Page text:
How to Keep Spiders Out of the House
Spiders are at the center of countless myths and superstitions. Despite frightening the wits out of many people, it's claimed that finding a spider in your home is a sign of good luck and prosperity. Arachnophobes would likely disagree, though – as would any unfortunate arachnid that finds itself on the wrong end of a rolled-up newspaper.
Squishing spiders in the home is inadvisable. As well as being messy, it's pretty cruel. Spiders have been inhabiting the Earth for over 400 million years. It's their planet, and we're just living on it. Occupying your property rent-free is bad manners, but it shouldn't be a death sentence.
Instead, work to keep spiders out of your home in the first place. There are a variety of techniques to achieve this, and everybody will win. Your home will be devoid of creepy-crawlies and cobwebs, and the spider population will avoid a wholly unnecessary cull.
Spiders are renowned for having multiple eyes, so many assume that arachnids use this to negotiate the world. In reality, spiders are nearsighted and have comparatively poor vision. They rely more on their sense of smell, which is picked up through the legs.
You can turn this to your advantage, as there are numerous scents that spiders loathe and despise. Create a diluted solution of any of the following aromas. Spiders will give your home a wide berth, without being harmed.
Apply these scents to anywhere you think spiders may gain access to your home or gather. You’ll see results in no time at all.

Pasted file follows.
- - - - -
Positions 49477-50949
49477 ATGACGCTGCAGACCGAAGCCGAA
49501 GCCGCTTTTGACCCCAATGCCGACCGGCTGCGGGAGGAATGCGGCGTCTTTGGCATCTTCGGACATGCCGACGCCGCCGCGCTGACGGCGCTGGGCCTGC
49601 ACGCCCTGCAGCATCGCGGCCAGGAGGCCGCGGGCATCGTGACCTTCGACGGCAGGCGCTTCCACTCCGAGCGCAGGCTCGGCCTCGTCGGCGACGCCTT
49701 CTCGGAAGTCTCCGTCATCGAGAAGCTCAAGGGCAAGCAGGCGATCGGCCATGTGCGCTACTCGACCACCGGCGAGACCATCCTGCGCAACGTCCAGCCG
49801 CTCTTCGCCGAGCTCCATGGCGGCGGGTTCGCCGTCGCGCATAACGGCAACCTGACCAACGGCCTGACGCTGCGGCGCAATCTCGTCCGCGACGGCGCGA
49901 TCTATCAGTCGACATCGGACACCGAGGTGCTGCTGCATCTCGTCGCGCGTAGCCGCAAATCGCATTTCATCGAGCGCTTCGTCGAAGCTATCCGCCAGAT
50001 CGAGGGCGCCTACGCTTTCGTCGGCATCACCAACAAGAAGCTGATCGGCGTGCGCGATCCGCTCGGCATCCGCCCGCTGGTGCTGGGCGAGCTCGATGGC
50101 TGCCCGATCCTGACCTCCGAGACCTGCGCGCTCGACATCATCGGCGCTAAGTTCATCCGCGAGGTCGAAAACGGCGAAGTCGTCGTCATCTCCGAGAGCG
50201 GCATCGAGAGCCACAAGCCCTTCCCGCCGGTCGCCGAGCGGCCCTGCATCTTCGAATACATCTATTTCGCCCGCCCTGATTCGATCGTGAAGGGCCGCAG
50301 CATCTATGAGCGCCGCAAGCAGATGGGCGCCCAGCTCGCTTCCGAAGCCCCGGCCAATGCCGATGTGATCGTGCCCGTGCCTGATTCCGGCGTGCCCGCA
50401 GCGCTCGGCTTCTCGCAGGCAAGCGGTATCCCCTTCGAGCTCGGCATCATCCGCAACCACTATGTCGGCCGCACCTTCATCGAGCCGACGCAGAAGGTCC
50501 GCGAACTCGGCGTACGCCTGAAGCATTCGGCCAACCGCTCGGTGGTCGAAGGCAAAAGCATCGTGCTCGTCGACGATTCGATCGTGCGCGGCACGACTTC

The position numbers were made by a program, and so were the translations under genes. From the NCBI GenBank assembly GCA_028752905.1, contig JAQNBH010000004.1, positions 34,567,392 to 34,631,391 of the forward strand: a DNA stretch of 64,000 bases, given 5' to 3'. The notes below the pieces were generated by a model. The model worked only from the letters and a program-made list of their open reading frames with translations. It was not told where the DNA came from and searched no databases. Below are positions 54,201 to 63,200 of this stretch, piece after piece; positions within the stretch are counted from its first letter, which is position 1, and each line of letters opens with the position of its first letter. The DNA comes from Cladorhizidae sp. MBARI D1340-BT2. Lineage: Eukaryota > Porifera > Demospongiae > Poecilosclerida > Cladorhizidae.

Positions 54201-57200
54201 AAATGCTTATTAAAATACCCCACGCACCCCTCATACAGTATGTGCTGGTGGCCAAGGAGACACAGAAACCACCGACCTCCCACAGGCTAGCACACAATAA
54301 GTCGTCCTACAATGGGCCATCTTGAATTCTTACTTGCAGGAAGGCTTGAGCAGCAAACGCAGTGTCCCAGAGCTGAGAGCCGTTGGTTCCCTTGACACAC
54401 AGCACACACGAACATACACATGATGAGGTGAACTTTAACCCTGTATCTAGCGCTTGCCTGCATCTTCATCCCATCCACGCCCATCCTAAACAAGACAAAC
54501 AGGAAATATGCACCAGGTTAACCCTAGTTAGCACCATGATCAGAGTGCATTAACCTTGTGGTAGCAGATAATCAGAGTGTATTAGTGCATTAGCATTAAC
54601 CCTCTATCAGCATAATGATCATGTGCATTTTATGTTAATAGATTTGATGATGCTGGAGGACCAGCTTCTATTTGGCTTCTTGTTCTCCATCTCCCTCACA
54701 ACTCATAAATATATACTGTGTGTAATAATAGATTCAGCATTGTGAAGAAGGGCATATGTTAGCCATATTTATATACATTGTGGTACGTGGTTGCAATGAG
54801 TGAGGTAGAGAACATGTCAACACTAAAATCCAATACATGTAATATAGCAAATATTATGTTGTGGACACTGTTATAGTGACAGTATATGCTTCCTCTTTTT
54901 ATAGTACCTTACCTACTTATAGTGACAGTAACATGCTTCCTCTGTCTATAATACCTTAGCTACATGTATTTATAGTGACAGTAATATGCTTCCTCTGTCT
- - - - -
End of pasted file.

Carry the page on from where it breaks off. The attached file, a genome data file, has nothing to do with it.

Spiders do not gain access to your home by knocking on the door and waiting for a response. They crawl in through tiny cracks in your walls and ceiling. If you're serious about maintaining a spider-free environment, you'll need to embrace DIY.
Invest in a pot of filler and move all the furniture in your home. Take a good look at your walls and you'll likely find a range of hairline cracks. These, in and of themselves, are not serious concerns. They do provide an easy entry point for spiders, though. The arachnid will be clambering up an outside wall and immediately discover access to warmth and food. You can hardly blame the spider to seizing the opportunity to enter.
If you cover these cracks, you'll make it significantly harder for a spider to enter your home. Consider adding a deterrent scent on top of the filler for extra protection. You could also use a barrier-forming pant, such as bitumen paint, during redecoration. This will serve the twin purposes of protecting your wall from water damage – which leads to cracks – and keeping spiders out.
No matter how arachnophobic you may be, spiders are more afraid of you than you are of them. That's a cliché, but it's true. Just put yourself in a spider's eight shoes for a moment. You are considerably larger than them, and you're armed with an array of makeshift weapons.
To this end, spiders will do whatever they can to avoid detection. This means they'll be drawn to busy, cluttered corners of a home. That dusty stack of books that you haven't thumbed through for years? That's spider heaven. Anywhere the spider can hide, it will – and it’s likely to lay eggs once it feels comfortable. The only way to prevent this is create large, open spaces. Spiders will avid these for their own protection.